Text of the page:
I have too much stuff. It’s likely that you do too, but I guess that’s beside the point. This is the time of year when new things arrive at my house (okay, to be more truthful, I bring them in) and I become more aware of how much stuff I have. I just read the Mayo Clinic staff list of characteristics of hoarders and am relieved that I only share three out of 11: “keeping stacks of magazines” (the clinic staffers don’t mention “The New Yorker” by name), “difficulty organizing items” (I never know what to do with perfectly good remnants of paper cut in the process of making greeting cards), and “perfectionism” (this is exemplified by my pile of homemade Christmas cards that may or may not be sent because a piece of paper has been crookedly glued or I’ve discovered an ink smear on the back).
I always feel more anxious amidst clutter, so the Season of Giving also becomes my Season of Ridding. Thus far I have identified three very old and long-time favorite blouses with fraying seams and tears that I cannot repair and have stuffed them in a paper bag, awaiting the last act of courage, i.e, placing them in the garbage bin. I now see that a fourth quality on the hoarders’ list — “excessive attachment to possessions” — comes into play as I really hate to give up these blouses. However, given the potential embarrassment if they become disassembled while I am wearing them, I will let go of these attachments before they let go of me.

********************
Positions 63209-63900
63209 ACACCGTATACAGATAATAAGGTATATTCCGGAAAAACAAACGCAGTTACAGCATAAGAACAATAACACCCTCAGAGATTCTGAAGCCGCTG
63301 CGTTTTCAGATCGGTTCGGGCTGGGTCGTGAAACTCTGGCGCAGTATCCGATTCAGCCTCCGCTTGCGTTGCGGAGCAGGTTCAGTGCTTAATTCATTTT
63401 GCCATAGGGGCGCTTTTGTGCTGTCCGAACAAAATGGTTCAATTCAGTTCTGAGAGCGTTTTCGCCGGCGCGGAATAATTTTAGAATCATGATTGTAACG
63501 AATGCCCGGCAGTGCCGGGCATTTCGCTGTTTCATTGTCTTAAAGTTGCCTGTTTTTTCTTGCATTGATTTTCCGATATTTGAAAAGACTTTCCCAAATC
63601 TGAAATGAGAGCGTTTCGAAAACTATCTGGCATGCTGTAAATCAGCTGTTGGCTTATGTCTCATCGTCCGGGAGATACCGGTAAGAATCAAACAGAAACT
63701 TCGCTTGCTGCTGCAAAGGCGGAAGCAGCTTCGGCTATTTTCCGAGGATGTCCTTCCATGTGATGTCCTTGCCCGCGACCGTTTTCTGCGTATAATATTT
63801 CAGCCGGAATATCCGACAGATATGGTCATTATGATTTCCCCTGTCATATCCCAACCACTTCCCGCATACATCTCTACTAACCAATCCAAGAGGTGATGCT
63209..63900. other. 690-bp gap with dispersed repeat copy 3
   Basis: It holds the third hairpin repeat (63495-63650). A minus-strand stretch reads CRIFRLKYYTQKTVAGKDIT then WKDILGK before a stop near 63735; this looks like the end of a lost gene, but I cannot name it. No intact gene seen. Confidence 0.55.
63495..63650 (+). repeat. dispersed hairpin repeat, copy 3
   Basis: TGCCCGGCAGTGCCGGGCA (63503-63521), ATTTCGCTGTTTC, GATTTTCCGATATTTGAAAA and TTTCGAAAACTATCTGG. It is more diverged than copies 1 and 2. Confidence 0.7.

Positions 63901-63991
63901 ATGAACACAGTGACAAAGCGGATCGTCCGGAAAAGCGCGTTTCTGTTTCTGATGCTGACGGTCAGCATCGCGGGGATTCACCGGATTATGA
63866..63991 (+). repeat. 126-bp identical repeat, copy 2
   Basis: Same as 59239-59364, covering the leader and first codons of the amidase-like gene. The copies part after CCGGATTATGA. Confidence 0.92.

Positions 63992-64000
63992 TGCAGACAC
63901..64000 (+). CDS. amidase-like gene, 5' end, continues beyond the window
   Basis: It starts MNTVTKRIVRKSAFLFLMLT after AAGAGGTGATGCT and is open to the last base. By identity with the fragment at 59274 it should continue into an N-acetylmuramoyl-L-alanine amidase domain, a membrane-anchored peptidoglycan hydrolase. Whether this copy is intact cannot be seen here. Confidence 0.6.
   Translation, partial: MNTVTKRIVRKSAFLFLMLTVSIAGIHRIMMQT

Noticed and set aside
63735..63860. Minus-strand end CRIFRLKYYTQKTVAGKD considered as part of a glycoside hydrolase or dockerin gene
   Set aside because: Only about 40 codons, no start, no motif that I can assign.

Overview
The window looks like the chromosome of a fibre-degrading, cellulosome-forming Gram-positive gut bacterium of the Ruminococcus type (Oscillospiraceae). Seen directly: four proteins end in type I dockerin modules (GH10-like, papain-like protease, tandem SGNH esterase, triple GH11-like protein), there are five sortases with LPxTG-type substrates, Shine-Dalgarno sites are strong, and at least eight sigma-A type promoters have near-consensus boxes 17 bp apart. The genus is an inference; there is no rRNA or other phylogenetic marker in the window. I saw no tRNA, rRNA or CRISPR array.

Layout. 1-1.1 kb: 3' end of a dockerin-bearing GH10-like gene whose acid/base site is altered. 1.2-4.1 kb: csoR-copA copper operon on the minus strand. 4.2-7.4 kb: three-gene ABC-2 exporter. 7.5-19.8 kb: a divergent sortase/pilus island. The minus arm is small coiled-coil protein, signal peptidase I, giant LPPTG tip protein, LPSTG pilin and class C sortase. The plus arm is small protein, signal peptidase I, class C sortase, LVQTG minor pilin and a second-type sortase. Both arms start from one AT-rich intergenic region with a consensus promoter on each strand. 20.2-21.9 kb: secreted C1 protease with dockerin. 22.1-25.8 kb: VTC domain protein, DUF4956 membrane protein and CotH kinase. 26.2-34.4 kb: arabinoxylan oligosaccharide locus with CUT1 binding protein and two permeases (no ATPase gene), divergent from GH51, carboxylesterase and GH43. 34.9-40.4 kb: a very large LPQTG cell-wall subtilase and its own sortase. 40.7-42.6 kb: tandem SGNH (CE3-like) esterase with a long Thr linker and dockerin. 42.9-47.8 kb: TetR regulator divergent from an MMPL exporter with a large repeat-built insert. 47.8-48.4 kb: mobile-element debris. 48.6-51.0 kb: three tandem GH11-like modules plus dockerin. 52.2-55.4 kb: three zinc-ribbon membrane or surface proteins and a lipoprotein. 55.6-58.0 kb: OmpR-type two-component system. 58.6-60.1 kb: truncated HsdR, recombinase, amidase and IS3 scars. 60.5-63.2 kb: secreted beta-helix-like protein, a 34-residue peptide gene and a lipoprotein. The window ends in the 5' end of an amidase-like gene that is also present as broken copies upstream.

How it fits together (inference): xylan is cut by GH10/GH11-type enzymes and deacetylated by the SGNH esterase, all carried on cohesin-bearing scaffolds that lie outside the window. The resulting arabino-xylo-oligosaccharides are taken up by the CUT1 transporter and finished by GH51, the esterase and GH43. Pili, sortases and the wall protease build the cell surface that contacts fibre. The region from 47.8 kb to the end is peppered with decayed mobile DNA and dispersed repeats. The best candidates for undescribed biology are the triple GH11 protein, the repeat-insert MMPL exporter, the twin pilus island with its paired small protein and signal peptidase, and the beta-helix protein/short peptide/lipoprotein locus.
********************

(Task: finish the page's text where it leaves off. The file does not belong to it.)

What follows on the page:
I am also trying to part with a collection of purses that have great sentimental value. They are reminders of an infamous visit with seven friends, or friends of friends, to a seedy, five-story firetrap in New York where we were locked into a single, windowless room (our entrance permitted only after the guide, a new friend from the street below, performed the secret knock), with a handful other shoppers and shelf after shelf of high quality designer bag knock-offs. We were able to complete our shopping before we heard a pounding on the door –not so secret — and noted a flipping of the light switch, allowing us to stand paralyzed in darkness for several minutes, giving us time to think about what we would say when the police raiders had arrived. The adventure ended when our captors scooted us out the door to the tune of “Get out, get out, get out of the building now,” and led us to the same stairs that the police, had they been coming, would have used to enter the building. Whatever the potential threat, it didn’t materialize and I was left with many beautiful purses. However, after four years of not using them because it’s too much of a hassle to change purses all the time, I’m ready to help them move on to the home of a more flexible purse lover, while also ridding myself of the evidence of my crime.